A group of scientists and engineers has called on Australian political leaders to consider the introduction of nuclear power as an effective way of combating climate change.
The call has come from the Australian Academy of Technological Sciences and Engineering. The Academy’s concerns have been backed by a number of scientists and engineers from countries across Europe.
As Darren Mara reports, many of them argue that fears over potential mishaps from nuclear power have been vastly overstated.
The President of the Australian Academy of Technological Sciences and Engineering, Professor Allan Finkel, says he believes there has been a lot of unnecessary scaremongering around nuclear energy.
He says this has particularly been the case since the accident at the Fukushima reactor in Japan in 2011.
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Dr Finkel says there were no deaths from nuclear radiation after the earthquake and tsunami and he believes the risk of radiation-linked cancers was near zero.
He believes nuclear technology is safe and could prove to be more effective than solar and wind power in reducing carbon emissions.
“In Australia, nuclear power would need to be eminently safe with minimal low grade waste and strict management of raw material at every stage. We would need a vigorous regulatory system and we would need to adopt internationally proven standard reactor designs. Perhaps we could even use small modular reactors of 300 megawats or less which are the sort that have been used in ships and submarines for nearly 60 years with an excellent safety record.”
That is a view shared by another scientist- Professor Ken Baldwin, who is the Director of the Energy Change Institute at the Australian National University in Canberra.
He believes Australia is at risk of falling behind other countries in the fight against climate change because its political leaders are not prepared to consider nuclear power.
“And if we cut ourselves off from a particular avenue to reducing this carbon dioxide in the world’s atmosphere, then we are essentially fighting the carbon challenge with one arm tied behind our backs (only partially). So that’s really the reason why we need to advance on all fronts simultaneously as hard as we can in order to fill that carbon gap and keep the carbon dioxide levels down to a reasonable level.”
Across Europe, a number of countries have relied upon nuclear power for decades.
The French government estimates three quarters of that country’s electricity is generated by nuclear energy.
Australian-born Dr Ron Cameron is the head of the Nuclear Development Division at the Organisation for Economic Cooperation and Development’s Nuclear Energy Agency in France.
Dr Cameron says he believes there would be clear long term economic and environmental benefits if Australia started building nuclear power plants.
“I think the debate around nuclear energy needs to happen and it needs to happen in Australia because of its really heavy reliance on fossil fuels which makes it difficult for Australia to say to other countries in the world, you need to control your emissions when it’s not taking leadership itself.
“So I think the low carbon argument is very strong. The argument of security of supply is very important and that’s where nuclear can help as well and the argument of affordability because Australian electricity prices are increasing rapidly and nuclear would provide a long-term stable electricity price.”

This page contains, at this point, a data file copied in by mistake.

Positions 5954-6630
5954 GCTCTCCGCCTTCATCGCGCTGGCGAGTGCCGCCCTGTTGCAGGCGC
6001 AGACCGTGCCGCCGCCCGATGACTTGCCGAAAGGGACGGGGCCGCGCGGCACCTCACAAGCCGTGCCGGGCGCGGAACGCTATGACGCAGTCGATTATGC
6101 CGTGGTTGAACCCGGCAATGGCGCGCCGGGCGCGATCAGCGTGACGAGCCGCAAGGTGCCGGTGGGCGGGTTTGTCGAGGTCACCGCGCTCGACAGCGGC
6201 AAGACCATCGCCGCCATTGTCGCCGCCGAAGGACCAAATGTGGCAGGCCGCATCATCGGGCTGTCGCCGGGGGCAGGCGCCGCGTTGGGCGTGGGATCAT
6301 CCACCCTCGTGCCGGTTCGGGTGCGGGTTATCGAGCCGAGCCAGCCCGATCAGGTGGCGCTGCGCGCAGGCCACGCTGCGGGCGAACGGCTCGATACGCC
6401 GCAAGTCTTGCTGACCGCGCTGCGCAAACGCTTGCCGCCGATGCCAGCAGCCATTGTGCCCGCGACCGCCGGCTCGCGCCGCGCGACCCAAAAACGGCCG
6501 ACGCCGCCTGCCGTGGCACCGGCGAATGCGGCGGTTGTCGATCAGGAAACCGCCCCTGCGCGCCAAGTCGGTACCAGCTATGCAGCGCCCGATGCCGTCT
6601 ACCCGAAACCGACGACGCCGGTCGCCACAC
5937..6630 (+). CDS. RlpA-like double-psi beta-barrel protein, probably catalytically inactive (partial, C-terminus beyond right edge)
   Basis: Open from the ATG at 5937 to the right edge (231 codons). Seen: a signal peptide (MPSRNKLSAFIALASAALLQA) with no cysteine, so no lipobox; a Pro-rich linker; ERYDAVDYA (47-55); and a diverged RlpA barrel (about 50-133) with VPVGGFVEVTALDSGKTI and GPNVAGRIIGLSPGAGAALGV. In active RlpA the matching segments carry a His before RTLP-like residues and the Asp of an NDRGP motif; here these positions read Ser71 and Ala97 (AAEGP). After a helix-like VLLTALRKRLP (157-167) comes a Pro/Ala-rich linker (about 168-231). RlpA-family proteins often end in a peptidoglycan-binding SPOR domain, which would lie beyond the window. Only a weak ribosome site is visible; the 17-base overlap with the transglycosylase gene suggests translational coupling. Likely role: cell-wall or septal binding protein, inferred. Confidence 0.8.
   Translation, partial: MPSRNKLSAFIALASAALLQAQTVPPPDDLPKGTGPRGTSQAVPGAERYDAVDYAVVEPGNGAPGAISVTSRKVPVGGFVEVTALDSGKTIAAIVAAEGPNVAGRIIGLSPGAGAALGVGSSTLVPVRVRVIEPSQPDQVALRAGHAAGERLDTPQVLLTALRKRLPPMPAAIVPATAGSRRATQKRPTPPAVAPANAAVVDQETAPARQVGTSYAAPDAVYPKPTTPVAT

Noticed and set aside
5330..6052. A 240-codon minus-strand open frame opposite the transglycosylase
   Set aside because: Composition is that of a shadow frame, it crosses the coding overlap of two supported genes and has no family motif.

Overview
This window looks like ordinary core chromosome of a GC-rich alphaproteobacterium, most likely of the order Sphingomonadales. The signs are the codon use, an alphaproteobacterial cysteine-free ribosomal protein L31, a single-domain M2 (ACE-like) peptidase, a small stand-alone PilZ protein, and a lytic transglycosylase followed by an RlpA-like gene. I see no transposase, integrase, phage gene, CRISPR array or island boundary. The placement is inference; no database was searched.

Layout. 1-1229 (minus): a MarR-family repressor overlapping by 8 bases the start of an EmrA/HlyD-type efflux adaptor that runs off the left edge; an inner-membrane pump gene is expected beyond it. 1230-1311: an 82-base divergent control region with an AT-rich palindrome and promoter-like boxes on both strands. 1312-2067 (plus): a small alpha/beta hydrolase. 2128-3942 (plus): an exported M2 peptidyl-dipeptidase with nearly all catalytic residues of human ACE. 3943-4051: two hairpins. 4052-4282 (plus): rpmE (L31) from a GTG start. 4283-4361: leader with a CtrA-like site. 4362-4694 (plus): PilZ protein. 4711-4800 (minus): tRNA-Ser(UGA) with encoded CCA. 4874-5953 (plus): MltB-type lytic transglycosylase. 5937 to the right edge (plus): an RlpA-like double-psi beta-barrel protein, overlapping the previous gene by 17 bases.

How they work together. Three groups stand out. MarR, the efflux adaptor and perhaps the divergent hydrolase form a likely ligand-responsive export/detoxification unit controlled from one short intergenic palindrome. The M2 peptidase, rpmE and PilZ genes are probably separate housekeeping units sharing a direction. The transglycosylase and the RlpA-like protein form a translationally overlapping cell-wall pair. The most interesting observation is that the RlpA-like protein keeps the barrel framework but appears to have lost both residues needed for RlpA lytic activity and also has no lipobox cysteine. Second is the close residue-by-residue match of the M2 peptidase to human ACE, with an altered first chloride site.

Another nuclear scientist from France, Dr Massimo Salvatores says the industry in his home country is closely monitored by independent safety authorities.
However he concedes that nuclear agencies have often struggled to explain their work to the general public.
“If you have the local people with you I think everything becomes much easier and much more under control. This has been, by the way, the experience in France, where the local population who have been the most informed and who get the most benefits from the installation of power plants in their area- they are the ones who are the most favourable and most in support of nuclear (power).”
Brisbane-based climate scientist, Emeritus Professor Ian Lowe says he believes political leaders need to confront public fears before there can be a sensible debate around nuclear energy in Australia.
He says he can relate to some of these fears, especially if plans were put forward for nuclear reactors in earthquake-prone areas.
“The concern people have I think is that when catastrophic events happen, the consequences if radio nuclear material is involved are much more serious than if it’s coal or gas or solar or wind. The nuclear waste problem is in principle solveable given enough political commitment and technical effort. But so far it hasn’t been solved 50 years into the nuclear power experiment.”
The concern over the disposal of nuclear waste is shared by environmental activist Natalie Wasley from the lobby group Beyond Nuclear Initiative.
She believes past experience has shown that the nuclear industry does not consult as effectively as it should with local communities over where to dump its waste material.
“In the last eight years, there has been a sustained community campaign in the Northern Territory to stop the federal government forcing its plans for a low to intermediate radioactive waste dump there. The government never asked Traditional Owners and local community members or at the time the Northern Territory Government about that proposal.
“That’s the sort of top-down secretive approach we see from governments all around the world in regards to nuclear facilities. It is very important that we do manage radioactive waste safely. As of yet, there is no high level radioactive waste facility operating anywhere in the world.”